Ontologies of Rock Art
Images, Relational Approaches, and Indigenous Knowledges
Ontologies of Rock Art is the first publication to explore a wide range of ontological approaches to rock art interpretation, constituting the basis for groundbreaking studies on Indigenous knowledges, relational metaphysics, and rock imageries.
The book contributes to the growing body of research on the ontology of images by focusing on five main topics: ontology as a theoretical framework; the development of new concepts and methods for an ontological approach to rock art; the examination of the relationships between ontology, images, and Indigenous knowledges; the development of relational models for the analysis of rock images; and the impact of ontological approaches on different rock art traditions across the world.
Generating new avenues of research in ontological theory, political ontology, and rock art research, this collection will be relevant to archaeologists, anthropologists, and philosophers. In the context of an increasing interest in Indigenous ontologies, the volume will also be of interest to scholars in Indigenous studies.
Chapter 14 of this book is freely available as a downloadable Open Access PDF under a Creative Commons Attribution-Non Commercial-No Derivatives 4.0 license available at https://www.taylorfrancis.com/books/edit/10.4324/9780429321863/ontologies-rock-art-oscar-moro-abad%C3%ADa-martin-porr?context=ubx&refId=3766b051-4754-4339-925c-2a262a505074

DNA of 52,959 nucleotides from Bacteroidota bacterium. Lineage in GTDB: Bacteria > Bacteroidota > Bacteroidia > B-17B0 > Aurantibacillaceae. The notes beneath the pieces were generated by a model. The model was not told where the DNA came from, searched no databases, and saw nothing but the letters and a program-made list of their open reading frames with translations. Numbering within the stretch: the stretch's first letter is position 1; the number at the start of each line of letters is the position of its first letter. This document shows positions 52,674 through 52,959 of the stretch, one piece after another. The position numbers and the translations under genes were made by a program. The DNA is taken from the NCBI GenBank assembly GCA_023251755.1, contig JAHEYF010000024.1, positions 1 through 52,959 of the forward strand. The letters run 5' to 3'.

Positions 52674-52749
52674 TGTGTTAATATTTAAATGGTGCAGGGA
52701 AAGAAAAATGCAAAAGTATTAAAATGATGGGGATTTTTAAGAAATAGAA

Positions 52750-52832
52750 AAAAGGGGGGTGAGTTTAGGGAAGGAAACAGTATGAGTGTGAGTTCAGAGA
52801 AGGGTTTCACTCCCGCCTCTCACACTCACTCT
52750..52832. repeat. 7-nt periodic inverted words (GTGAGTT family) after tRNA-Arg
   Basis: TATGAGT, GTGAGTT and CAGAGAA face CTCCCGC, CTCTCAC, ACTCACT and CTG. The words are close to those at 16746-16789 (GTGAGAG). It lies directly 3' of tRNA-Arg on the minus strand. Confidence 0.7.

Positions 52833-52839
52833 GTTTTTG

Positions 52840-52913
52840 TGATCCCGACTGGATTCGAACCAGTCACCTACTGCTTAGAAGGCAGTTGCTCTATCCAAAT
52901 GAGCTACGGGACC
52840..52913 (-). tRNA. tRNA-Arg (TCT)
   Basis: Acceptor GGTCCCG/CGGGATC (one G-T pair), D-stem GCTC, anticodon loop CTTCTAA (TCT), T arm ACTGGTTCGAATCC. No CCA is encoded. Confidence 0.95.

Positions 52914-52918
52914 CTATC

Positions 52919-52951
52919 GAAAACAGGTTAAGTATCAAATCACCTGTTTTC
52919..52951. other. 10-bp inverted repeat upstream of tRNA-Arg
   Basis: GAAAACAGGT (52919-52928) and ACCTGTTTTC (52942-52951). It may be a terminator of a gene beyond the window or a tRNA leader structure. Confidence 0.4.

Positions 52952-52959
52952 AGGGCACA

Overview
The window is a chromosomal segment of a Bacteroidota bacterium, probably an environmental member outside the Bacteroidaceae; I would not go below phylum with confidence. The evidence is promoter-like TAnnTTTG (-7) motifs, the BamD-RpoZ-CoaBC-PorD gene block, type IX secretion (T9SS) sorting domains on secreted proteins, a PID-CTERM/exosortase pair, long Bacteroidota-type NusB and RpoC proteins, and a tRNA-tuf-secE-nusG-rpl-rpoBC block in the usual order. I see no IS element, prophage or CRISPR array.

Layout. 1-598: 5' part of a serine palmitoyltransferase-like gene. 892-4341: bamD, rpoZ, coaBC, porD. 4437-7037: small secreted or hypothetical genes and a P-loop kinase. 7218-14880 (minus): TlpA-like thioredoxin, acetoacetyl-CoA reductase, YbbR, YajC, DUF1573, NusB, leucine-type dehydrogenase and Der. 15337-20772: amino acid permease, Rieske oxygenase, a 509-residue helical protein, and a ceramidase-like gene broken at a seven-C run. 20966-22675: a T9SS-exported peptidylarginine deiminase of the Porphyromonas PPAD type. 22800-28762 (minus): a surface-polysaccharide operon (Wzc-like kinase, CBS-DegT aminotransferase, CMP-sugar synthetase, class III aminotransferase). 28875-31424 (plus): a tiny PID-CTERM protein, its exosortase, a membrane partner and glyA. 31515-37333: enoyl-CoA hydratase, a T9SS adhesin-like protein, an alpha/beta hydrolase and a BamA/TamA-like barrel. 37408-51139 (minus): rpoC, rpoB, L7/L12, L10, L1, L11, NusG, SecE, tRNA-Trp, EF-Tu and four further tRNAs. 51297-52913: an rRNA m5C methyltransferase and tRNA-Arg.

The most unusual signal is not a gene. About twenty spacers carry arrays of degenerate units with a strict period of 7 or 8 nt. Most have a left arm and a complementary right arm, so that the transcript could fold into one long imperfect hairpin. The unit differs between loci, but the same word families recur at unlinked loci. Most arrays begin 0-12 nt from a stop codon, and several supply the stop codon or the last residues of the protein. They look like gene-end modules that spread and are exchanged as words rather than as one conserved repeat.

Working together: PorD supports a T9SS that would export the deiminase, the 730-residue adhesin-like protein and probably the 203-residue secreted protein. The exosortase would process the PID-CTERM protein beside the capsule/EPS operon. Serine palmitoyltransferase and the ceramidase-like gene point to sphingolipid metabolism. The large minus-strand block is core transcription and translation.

Table of Contents
PART I Philosophical and Historical Perspectives 1 Rock Art and the Aesthetics of Hyperobjects 2 Rock Art and the Ontology of Images: The Ecology of Images in Hunter-Gatherer and Agrarian Rock Art 3 Rock Art, Shamanism, and the Ontological Turn 4 Ontology and Human Evolution: Neanderthal "Art" and the Method of Controlled Equivocation PART II Rock Art and Indigenous Knowledges 5 A Lesson in Time: Yanyuwa Ontologies and Meaning in the Southwest Gulf of Carpentaria, Northern Australia 6 Paradigm Shifts and Ontological Turns at Cloggs Cave, GunaiKurnai Country, Australia 7 Lines of Becoming: Rock Art, Ontology, and Indigenous Knowledge Practices 8 Art, Representation, and the Ontology of Images: Some Considerations from the Wanjinawunggurr Tradition, Kimberley, Northwest Australia 9 Shifting Ontologies and the Use of Ethnographic Data in Prehistoric Rock Art Research PART III Humans, Animals, and More-than-Human Beings 10 "When Elephants Were People": Elephant/Human Images of the Olifants River, Western Cape, South Africa 11 Images-in-the-Making: Process and Vivification in Pecos River-Style Rock Art 12 Rock Art and Relational Ontologies in Canada 13 An Ontological Approach to Saharan Rock Art 14 The Faceless Men: Partial Bodies and Body Parts in Scandinavian Bronze Age Rock Art 15 Hunters and Shamans, Sex and Death: Relational Ontologies and the Materiality of the Lascaux "Shaft-Scene" PART IV Syncretism, Contact, and Contemporary Rock Art 16 Communities of Discourse: Contemporary Graffiti at an Abandoned Cold War Radar Station in Newfoundland 17 More Than One World? Rock Art that Is Catholic and Indigenous in Colonial New Mexico 18 Kwipek, Mi’kma’ki: Pemiaq Aqq Pilua’sik Ta’n Tel Amalilitu’n Kuntewiktuk/Continuity and Change in Mi’kmaw Petroglyphs at Bedford, Nova Scotia, Canada 19 Indigenous Ontologies and the Contact Rock Art of Far West Texas 20 When the Virtual Becomes Actual: Indigenous Ontologies within Immersive Reality Environments
Oscar Moro Abadía works as associate professor at Memorial University of Newfoundland (Canada). He specialises in the study of the history and the epistemology of Pleistocene art.
Martin Porr is associate professor of archaeology and a member of the Centre for Rock Art Research + Management at the University of Western Australia.